Three housefly strains were used in this study.
The CSS strain, a susceptible strain derived from National Taiwan University in 1987, has been reared in laboratory without exposure to any insecticides. Malathion toxicity in this strain was included to evaluate resistance levels in each population tested in our study.
The MSS strain was selected from the CSS strain. Unmated houseflies less than 3 h old from the CSS strain were collected in this selection. Single pairs of houseflies were reared and crossed individually. Based on a previous bioassay of CSS females, partial progeny of each pair were treated with an appropriate dosage of malathion, and the most susceptible pair was selected according to the highest mortality after 24 h. Progeny without malathion treatment from the selected pair were chosen for further breeding. The MSS strain was produced after two generations with this selection.
The near-isogenic line to malathion resistance (N-MRS) strain was established using the protocols of Shan31, with some modifications. A wild housefly strain (CFD), originally collected from a garbage dump in Beijing, China, in 1998, and maintained in the laboratory without exposure to insecticides, showed high resistance to malathion. The CFD males and unmated MSS females were collected 3 h after emergence and crossed to produce a hybrid F1 population. An F2 population was derived from the self-breeding of F1 flies. The bioassay was conducted on four-day-old F2 females, while the rest of F2 population (collected within 24 h of emergence) was treated with a proper dosage of malathion to kill all the susceptible ones and most of the heterozygotes. The survivors produced an F3 generation. F3 males were backcrossed to virgin MSS females, both collected within 3 h of emergence, to produce the BC1 population. Subsequently, the BC1F1 population was derived from the self-breeding of BC1, and the same treatment for F2 was repeated on BC1F1. The N-MRS strain was thus constructed after 7 repeated processes of backcrossing and self-breeding with malathion selection.
Bioassay and analysis for synergism
Topical applications were performed by delivery of a 1.1-μL drop of insecticide (in acetone) onto the thoracic notum of four-day-old adult houseflies46. Malathion was dissolved in acetone to produce 5–7 concentrations that gave a mortality rate greater than 0 and less than 100%. Control groups were treated with a 1.1-μL drop of acetone alone. Each of the three replicates consisted of 15 to 20 flies per dose. Treated houseflies were placed in 240 ml plastic jars with a piece of sponge saturated in sugar water. Mortality was assessed after 24 h. Flies that did not move normally were scored as dead. All tests were performed at 25 ± 1 °C.
Synergistic assays were applied to study the biochemical mechanism of resistance. Both females and males were separately tested by using S, S, S-tributylphosphorotrithioate (DEF), an esterase inhibitor47. DEF was dissolved in acetone and applied by topical application at a dose of 0.98 μg/fly 1 h before the malathion treatment. The dosage of DEF was selected experimentally as the highest dose with no control mortality.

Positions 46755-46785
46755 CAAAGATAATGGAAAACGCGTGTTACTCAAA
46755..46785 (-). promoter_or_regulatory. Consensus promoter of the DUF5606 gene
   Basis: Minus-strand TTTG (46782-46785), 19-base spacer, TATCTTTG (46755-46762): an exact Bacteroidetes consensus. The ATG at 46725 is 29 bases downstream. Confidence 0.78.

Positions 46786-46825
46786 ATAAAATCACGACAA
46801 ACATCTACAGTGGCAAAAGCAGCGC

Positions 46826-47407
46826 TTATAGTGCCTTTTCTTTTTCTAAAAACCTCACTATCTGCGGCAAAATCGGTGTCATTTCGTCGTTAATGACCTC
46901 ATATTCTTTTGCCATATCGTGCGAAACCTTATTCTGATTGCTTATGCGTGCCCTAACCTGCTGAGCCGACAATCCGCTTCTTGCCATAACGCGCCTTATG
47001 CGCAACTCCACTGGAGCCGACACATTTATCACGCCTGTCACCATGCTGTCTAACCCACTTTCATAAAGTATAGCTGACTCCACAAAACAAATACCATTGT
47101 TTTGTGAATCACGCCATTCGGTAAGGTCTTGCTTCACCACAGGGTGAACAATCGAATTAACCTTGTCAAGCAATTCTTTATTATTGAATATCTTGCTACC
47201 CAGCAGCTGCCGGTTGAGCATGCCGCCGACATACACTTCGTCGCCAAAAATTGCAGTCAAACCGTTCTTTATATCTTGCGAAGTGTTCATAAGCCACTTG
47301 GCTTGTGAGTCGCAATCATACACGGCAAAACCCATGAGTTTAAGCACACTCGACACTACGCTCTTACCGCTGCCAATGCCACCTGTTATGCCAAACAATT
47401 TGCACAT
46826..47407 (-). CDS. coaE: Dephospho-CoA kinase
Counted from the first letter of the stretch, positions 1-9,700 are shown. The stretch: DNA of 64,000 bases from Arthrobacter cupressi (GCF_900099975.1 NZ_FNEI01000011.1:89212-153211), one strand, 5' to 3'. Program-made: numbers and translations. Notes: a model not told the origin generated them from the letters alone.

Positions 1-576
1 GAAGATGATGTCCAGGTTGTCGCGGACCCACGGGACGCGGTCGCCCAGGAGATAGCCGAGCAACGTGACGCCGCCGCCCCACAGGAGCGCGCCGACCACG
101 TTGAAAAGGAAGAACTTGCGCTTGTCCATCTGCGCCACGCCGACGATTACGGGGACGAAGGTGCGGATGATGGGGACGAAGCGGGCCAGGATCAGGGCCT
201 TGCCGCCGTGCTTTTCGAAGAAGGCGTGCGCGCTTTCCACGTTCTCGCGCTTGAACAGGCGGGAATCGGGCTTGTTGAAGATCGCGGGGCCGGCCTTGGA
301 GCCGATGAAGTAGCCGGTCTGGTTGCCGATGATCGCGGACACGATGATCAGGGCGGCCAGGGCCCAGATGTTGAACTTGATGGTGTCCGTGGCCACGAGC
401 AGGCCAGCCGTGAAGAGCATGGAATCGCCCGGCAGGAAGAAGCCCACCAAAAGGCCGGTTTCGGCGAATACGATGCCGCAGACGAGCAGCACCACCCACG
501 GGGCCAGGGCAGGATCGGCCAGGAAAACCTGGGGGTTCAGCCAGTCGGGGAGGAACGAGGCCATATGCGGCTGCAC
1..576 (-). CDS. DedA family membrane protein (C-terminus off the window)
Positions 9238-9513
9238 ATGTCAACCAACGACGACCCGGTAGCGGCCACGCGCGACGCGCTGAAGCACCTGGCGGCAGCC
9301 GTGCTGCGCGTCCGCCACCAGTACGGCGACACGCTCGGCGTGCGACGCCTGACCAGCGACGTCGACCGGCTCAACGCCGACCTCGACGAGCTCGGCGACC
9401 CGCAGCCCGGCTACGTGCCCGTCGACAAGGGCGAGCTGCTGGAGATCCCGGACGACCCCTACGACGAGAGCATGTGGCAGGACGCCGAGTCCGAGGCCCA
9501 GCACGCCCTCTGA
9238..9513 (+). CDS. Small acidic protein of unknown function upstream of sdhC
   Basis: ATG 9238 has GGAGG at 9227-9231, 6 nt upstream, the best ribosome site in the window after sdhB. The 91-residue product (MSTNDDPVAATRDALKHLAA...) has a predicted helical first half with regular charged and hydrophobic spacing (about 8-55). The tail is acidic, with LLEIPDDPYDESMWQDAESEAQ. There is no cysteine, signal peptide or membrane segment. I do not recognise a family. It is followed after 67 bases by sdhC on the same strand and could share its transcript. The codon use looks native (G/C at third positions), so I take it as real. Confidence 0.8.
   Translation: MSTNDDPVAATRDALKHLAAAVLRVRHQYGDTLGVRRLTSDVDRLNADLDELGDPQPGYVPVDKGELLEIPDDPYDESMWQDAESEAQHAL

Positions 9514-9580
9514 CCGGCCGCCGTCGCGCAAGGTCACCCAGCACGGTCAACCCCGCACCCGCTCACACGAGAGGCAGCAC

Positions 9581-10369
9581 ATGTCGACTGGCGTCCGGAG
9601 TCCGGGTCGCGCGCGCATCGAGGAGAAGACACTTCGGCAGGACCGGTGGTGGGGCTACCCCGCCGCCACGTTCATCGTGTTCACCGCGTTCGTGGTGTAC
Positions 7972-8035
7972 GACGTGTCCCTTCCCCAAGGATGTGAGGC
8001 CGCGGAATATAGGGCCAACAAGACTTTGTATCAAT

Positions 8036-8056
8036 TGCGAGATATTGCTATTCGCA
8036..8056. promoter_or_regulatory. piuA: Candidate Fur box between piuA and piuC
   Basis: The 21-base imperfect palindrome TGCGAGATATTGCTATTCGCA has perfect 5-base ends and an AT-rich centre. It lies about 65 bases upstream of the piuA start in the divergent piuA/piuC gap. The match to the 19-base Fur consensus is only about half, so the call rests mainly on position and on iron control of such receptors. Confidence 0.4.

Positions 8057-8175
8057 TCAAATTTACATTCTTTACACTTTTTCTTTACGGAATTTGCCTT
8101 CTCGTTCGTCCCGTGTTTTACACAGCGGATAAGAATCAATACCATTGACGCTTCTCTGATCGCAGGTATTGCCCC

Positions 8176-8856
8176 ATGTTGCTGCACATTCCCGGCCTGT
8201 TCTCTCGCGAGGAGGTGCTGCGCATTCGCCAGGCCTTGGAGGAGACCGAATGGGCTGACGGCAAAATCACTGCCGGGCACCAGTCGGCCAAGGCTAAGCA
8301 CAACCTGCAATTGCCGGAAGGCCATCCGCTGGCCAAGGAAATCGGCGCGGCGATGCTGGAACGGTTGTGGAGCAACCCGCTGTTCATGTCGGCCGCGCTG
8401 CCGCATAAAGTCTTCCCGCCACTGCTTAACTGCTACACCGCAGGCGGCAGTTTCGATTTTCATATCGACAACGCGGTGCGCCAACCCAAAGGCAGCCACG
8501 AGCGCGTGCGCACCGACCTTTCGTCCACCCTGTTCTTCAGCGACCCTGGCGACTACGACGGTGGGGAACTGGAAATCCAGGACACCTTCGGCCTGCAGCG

Sequence analysis and protein modeling of MdαE7
Total RNA was extracted from a pool of adult houseflies of each gender, from the MSS and N-MRS strains, with a TRIzol kit (Invitrogen, Carlsbad, CA), following the manufacturer’s instructions. The first-strand cDNA was synthesized using PrimeScriptTM RT Reagent kit with gDNA Eraser (Takara Biotechnology, Dalian, China). To screen for putative mutations related to resistance, the full length of MdαE7 cDNA was amplified by using primers AE7.30 (5′ATGAATTTCAAAGTTAGTCAA3′) and AE7.11 (5′AAACAATTCCTTCTTTTTATCGA3′)17. Amplification started with an initial denaturation step of 94 °C for 5 min, followed by 35 cycles of PCR reaction (94 °C for 30 sec, 48 °C for 30 sec, and 72 °C for 2 min) and a final extension of 72 °C for 10 min. Purified PCR products were cloned into the pMD 18-T vector and sequenced by Beijing Genomics Institute (BGI). Sequence analyses of MdαE7 cDNA fragments were repeated three times for each housefly sample, with different preparations of mRNA, and three TA clones sequenced from each replicate. Alignment was performed using DNAman (Lynnon Biosof, USA).
The deduced amino acid sequence of the MdαE7 gene was modeled against the 3D structure of the LcαE7 gene (PDB accession no.5ikx)48 using the Swiss-model homology modeling server49,50,51, refined using Dokholyan Lab’s Chiron Server52, checked and validated using Structural Analysis and Verification Server from UCLA (http://services.mbi.ucla.edu/SAVES/) and viewed using Pymol Viewer.
Genetic cross and malathion treatment
To identify the potential linkage between the M factor and malathion resistance in Musca domestica, MSS females and N-MRS males within 12 h of emergence were put into a cage for mass mating to produce the hybrid F1. A backcross by F1 males to virgin MSS females, as well as a self-cross of the F1 generation, were subsequently conducted, and the offspring were referred to as BC and F2 progeny, respectively. Bioassays were performed on both genders from each generation.